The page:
Three Steps Every New Fair Manager Needs To Do

So, you’ve been hired to be a Fair CEO! What does that mean exactly? Were you hired to “change things”, “bring agriculture back to the Fair”, “make the Fair more community focused”, or my all time favorite, “make the Fair better”? Do you really know what that means? The bottom line is that everyone who works at any fair wants to do all of the above! So, how do you do that with limited staff, budget, or community support? Sound familiar? Well, you’re not alone.

Unfortunately, there is no “Fair Manual” telling us how to create and produce the “best Fair ever”. Fairs may claim to be the “biggest”, the “best”, the “largest”. So how do you evaluate the “best fair”? Well, it depends on whom you ask. Keep in mind—each partner has his or her own interpretation of what a successful fair is. Carnival operators say higher ride revenue. Food vendors say more patrons so they can sell more food. Commercial exhibitors may say $1 admission days so the fairgoers can spend more at our booths. Fair Staff may say higher attendance. The truth is…there is no one answer. They all contribute to a successful Fair!

You are in luck! I have written a book that was created to provide a starting point – a beginning conversation for the new (and experienced) Fair CEO who wants to put on a wildly successful Fair. You can purchase a copy of the book here.

Exactly what does A wildly successful Fair mean? Does it mean more attendance? More revenue? Fewer incidents? Great weather? More entries? Higher betting revenues? More community participation?

Many times the media tries to drive that message, based on attendance. To them, a slight dip in attendance means a fair wasn’t successful. Well, what about a slight dip in attendance with no significant issues? Or fair revenues are up, vendors’ and the carnival operators’ revenues are up, yet attendance wasn’t higher than the previous year? To those of us working in the Fair Industry … that’s a successful Fair! So, clearly, there is no definitive answer to what constitutes a successful Fair.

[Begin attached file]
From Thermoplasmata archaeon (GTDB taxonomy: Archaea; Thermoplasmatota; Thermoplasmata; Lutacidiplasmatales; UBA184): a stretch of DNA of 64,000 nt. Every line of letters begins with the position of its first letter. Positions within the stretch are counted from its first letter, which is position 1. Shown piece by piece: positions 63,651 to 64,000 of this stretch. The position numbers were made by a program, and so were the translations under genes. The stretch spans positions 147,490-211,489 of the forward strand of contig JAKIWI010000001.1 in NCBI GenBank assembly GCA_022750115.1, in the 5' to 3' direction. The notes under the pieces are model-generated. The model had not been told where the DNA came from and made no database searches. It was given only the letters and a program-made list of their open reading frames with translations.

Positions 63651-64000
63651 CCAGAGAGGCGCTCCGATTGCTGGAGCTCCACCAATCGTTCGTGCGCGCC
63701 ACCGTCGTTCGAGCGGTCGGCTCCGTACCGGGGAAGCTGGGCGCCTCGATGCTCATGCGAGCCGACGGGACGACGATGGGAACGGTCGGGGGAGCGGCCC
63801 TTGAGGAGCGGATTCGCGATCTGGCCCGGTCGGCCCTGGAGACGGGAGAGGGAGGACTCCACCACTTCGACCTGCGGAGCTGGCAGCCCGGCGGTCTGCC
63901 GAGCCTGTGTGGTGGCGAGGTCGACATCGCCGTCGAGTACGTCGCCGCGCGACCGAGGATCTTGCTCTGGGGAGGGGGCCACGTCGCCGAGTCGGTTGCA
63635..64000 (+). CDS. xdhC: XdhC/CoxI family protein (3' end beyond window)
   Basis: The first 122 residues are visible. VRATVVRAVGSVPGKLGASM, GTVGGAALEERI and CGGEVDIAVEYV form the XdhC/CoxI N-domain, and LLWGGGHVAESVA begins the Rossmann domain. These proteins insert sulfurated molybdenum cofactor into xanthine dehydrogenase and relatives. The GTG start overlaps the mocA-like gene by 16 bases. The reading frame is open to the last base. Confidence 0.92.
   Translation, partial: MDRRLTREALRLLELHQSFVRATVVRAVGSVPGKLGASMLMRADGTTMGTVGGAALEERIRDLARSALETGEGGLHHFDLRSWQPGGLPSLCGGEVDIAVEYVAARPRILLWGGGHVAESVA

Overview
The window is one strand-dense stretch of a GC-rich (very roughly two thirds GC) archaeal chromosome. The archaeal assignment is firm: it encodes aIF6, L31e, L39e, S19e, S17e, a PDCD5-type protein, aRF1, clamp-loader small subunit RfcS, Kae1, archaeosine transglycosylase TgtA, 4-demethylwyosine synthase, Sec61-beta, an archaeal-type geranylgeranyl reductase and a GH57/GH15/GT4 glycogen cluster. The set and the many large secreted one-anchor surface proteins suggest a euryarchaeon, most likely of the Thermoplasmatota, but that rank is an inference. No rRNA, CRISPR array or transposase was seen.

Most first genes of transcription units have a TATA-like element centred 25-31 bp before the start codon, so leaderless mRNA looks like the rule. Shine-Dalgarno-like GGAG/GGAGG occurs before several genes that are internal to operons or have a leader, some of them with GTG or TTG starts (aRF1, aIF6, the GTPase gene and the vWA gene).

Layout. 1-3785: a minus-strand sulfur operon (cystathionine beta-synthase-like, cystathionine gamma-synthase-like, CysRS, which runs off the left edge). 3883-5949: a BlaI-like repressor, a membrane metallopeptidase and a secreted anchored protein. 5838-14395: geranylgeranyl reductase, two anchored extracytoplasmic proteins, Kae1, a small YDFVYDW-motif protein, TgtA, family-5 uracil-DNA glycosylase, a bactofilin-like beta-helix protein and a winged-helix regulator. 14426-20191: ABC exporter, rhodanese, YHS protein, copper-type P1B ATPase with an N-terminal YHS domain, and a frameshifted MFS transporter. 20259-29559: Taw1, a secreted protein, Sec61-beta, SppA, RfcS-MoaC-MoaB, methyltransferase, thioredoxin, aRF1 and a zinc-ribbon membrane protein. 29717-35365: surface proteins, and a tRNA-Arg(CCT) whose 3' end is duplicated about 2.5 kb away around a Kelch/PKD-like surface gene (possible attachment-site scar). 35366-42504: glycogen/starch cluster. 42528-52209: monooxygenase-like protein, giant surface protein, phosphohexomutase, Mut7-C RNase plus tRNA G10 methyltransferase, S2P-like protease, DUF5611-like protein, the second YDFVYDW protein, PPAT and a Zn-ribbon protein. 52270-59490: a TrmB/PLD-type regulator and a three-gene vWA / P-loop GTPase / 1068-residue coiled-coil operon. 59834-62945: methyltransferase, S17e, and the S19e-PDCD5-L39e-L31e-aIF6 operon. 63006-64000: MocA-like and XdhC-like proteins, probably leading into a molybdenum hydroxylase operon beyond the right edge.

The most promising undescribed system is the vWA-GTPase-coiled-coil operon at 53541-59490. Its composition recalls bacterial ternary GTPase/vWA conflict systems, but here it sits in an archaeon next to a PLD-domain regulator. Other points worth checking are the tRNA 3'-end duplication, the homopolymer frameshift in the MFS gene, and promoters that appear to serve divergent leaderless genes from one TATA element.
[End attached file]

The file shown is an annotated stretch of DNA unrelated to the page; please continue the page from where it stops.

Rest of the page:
From booking entertainment to understanding your financial reports, a Fair CEO must have a broad knowledge base. So, let’s get started!

The first thing to look at is the Fair’s finances. Here is a quick checklist:

  • Budget
  • Income Statement
  • Assets/Liabilities
  • Cash flow

The budget is your map, the income statement offers directions and the cash flow is your destination.  The Assets/Liabilities can indicate strengths and weaknesses in the operation.

First, identify where the main revenues are coming from. If the annual Fair is the sole source of revenue for the organization, chances are there are huge peaks and valleys for cash flow. It’s imperative to create additional sources of cash flow.  

Next, identify where the main expenses are going. Personnel is generally one of the largest expenses, however, a good staff will make any CEO’s job easier.  Are there vendor contracts in place that could be re-negotiated for new rates? Take the first year to question every expense. Ask yourself if an expense is necessary to run the operation. Is there a better way to do purchasing? After the first year, you’ll have a better idea of your cash flow.

If the majority of cash flow comes in at one time of the year, how are expenses monitored throughout the year? Make sure to do a budget comparison each month. It’s easier to make small adjustments to the operation than find out 6 months later that one expense is out of control.

The second thing to look at is personnel. Who is doing what and is that the best use of the employees’ time and skill sets? Just because an employee has been responsible for a particular area for 10 years doesn’t mean it’s the best fit for their skills or the organization. Fair Staff love what they do and will do whatever it takes to get the job done.

The third thing to do is purchase a copy of How to Plan A Wildly Successful Fair and hear from our 10 professionals and experts in their fields.

As a thank you for purchasing this book I’d like to give you a free bonus – Interview Do’s and Don’ts.

Forward your receipt to: [email protected].

If you have specific questions you’d like answered, please reach out to us at [email protected].

For additional information and resources, visit our website, www.WildlySuccessfulFair.com